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BS9990:2015 Hydrants and Testing
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Dry Riser Inlet Box Sizes And Regulations
Looking for BS9990 hydrant testing? This is the Dry Risers British Standard that regulate the design, installation, testing and maintenance of dry risers. We provide bs 9990:2015 non-automatic fire-fighting systems in buildings within the UK.
BS 9990:2015 Non automatic fire-fighting systems in UK buildings. The code of practice
BS 9990:2015 gives any building owner the best recommendations for non-automatic fire-fighting systems within the property. The outlines cover great practice in various topics affecting the design, full installation, the testing and any required maintenance of such systems.
This includes any wet and dry fire-fighting mains.
When Is a Dry Riser Needed?
Most new construction consists of buildings four to eight stories high. However, it is increasingly common to find modern office and apartment buildings containing 20 or more floors. Furthermore, with the advent of “sky scrapers” which are over sixteen stories, we have begun to see a theory that less space per vertical floor equals more efficiency. This is why it has become common practice to install elevators in buildings where previously there were none. Since the time has come when this theory needs to be put to the test, it is necessary for all people with an interest in architecture to thoroughly understand and acknowledge the reasons behind the development of this
Important BS9990 Information
This is a comprehensive overview of the required model. The key changes are to update the recommendations for:
- All flow tests/pressures
- Dry Riser pumps
- Rising and falling mains
- All maintenance
- Shut-down pressures
The fire protection of any building must be reviewed and documented as a whole.
The terms of all fire mains is an indispensable part of the fire protection systems in all big and complicated buildings.
This is because it can difficult for fire fighters when providing water supplies at the point of use.
Here is more detailed information on the BS9990:2015 standards for fire fighting systems, in particular, this regulation focuses on Dry Riser installations.
It states that;
- When fitting a dry fire main, provide a two-way breeching for 100 mm mains. Each breeching should conform to BS5041-3. Locate each breeching in a dry riser inlet box conforming to BS5041-5 with the enclosure measuring between 400 mm and 600 mm above the ground.
- Horizontal (floor-mounted) inlets are not suitable for most fire main applications.
- The operating pressure of dry fire mains should be up to 12 bar.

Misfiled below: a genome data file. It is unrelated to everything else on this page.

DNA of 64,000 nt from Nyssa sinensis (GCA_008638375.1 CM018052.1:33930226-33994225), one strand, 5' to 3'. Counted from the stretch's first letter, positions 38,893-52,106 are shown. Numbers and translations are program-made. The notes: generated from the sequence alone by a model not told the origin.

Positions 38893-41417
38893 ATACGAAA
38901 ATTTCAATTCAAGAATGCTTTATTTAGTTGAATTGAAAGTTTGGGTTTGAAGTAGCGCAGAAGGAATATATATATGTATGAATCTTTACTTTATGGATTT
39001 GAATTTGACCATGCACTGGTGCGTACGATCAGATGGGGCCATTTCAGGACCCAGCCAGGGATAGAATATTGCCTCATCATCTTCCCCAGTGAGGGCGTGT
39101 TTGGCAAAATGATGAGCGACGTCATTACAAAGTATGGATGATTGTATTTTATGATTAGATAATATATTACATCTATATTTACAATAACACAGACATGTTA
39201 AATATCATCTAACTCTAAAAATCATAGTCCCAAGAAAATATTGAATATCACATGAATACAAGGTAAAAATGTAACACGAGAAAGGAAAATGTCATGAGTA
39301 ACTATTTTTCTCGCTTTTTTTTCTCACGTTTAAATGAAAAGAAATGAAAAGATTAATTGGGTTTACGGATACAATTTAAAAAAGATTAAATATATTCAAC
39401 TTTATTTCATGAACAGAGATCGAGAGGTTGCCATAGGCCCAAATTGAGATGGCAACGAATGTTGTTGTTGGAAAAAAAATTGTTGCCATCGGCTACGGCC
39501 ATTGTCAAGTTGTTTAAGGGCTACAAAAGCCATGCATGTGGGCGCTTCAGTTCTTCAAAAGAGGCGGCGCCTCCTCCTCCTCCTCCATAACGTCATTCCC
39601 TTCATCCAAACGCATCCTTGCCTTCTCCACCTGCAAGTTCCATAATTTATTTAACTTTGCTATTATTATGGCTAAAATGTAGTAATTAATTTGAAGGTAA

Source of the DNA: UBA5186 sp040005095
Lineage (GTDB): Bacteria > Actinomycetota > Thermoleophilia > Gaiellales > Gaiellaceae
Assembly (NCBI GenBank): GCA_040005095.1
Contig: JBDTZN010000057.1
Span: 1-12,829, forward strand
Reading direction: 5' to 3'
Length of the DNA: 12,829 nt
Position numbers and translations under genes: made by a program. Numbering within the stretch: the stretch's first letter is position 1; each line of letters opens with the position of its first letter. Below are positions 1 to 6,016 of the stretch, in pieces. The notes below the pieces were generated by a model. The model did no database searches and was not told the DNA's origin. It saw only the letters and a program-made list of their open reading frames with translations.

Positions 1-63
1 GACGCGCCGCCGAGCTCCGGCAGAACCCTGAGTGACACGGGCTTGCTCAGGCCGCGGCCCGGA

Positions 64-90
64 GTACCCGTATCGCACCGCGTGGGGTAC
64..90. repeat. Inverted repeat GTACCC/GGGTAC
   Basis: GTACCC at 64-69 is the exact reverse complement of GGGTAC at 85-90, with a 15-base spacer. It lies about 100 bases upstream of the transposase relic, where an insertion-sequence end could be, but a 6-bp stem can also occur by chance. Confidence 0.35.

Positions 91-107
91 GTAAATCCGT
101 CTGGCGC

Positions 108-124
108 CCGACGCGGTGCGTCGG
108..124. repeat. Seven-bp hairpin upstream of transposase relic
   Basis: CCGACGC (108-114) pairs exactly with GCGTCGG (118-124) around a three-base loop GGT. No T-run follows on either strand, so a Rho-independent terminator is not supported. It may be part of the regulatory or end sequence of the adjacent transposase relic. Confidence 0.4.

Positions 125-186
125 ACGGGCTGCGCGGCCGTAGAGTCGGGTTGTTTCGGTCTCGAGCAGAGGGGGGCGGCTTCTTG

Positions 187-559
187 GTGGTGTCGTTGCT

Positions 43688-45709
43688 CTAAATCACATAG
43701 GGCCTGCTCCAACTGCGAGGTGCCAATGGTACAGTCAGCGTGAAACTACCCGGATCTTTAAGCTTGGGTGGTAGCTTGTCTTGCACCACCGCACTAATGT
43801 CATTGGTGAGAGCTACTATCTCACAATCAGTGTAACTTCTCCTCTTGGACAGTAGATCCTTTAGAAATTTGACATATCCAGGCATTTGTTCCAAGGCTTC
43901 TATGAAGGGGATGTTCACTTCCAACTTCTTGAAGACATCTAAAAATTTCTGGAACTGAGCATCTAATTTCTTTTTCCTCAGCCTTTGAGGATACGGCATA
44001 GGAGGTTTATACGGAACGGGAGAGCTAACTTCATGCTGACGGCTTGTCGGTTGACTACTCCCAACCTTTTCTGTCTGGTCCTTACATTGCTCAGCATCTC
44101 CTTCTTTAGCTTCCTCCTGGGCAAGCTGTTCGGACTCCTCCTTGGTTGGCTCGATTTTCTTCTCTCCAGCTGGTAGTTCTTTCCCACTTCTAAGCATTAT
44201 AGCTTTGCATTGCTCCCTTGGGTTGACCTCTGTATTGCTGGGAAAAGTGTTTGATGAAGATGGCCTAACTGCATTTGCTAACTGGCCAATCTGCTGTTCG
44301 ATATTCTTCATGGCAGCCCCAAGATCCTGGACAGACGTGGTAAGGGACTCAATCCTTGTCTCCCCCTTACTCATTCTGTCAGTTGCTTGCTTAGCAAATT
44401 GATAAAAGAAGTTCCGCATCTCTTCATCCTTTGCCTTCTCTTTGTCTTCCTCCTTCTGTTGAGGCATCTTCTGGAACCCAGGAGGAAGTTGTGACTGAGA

- Fit all drain valves inlet breeching with a 25 mm drain valves, conforming to BS5041-3.
- Install an air release valve at the top of all vertical mains to allow for venting of air from the mains.
- Install a landing valve with its lowest point measuring about 750 mm above the ground.
- Provide a landing valve at each floor level, including the landing floor level.
- Install and protect landing valves for fire mains within a box per BS5041-4.
- Install inlet connections for fire main in an external wall or in a boundary wall of a building near the mains they serve, ideally on the exterior face of the fire-fighting shaft and adjacent to the access point.
- Landing valves for dry mains should conform to BS 5041-2. Outlets should be directly threaded. Instead, they should be flanged to allow for easy maintenance.
BS9990 Fire Hydrant Testing
- For typical building applications, the run of horizontal connecting pipe should have a maximum length of 18 m.
- Where the fire-fighting shaft or fire-fighting stair is not adjacent to a perimeter wall, there should be an assessment to determine if more than one inlet should be provided.
- If two or more inlets are provided, they should be located sufficiently far apart to offer viable alternative locations for charging the fire main.
- If more than one fire main dry riser inlet is needed for installation, it should be approved by the authorities and local fire service providers.
- In selecting positions for inlet connections, take note of the positions of fire hydrants, the parking locations for fire appliances, and the effect that falling debris and other possible occurrences during a fire might have on the continuing viability of the location (see BS9991 and BS9999).
- Inlets should be flanged rather than directly threaded to allow for easy maintenance.
- The number and disposition of rising/falling mains should conform with BS9991 or BS9999 as appropriate. For large buildings or sites comprising multiple buildings, do not serve horizontal or vertical fire central pipework from the same inlet connection.
- Fire mains should be electrically earthed in conformity with BS7671 and BS7430. The joints which do not provide electrical continuity should be bonded.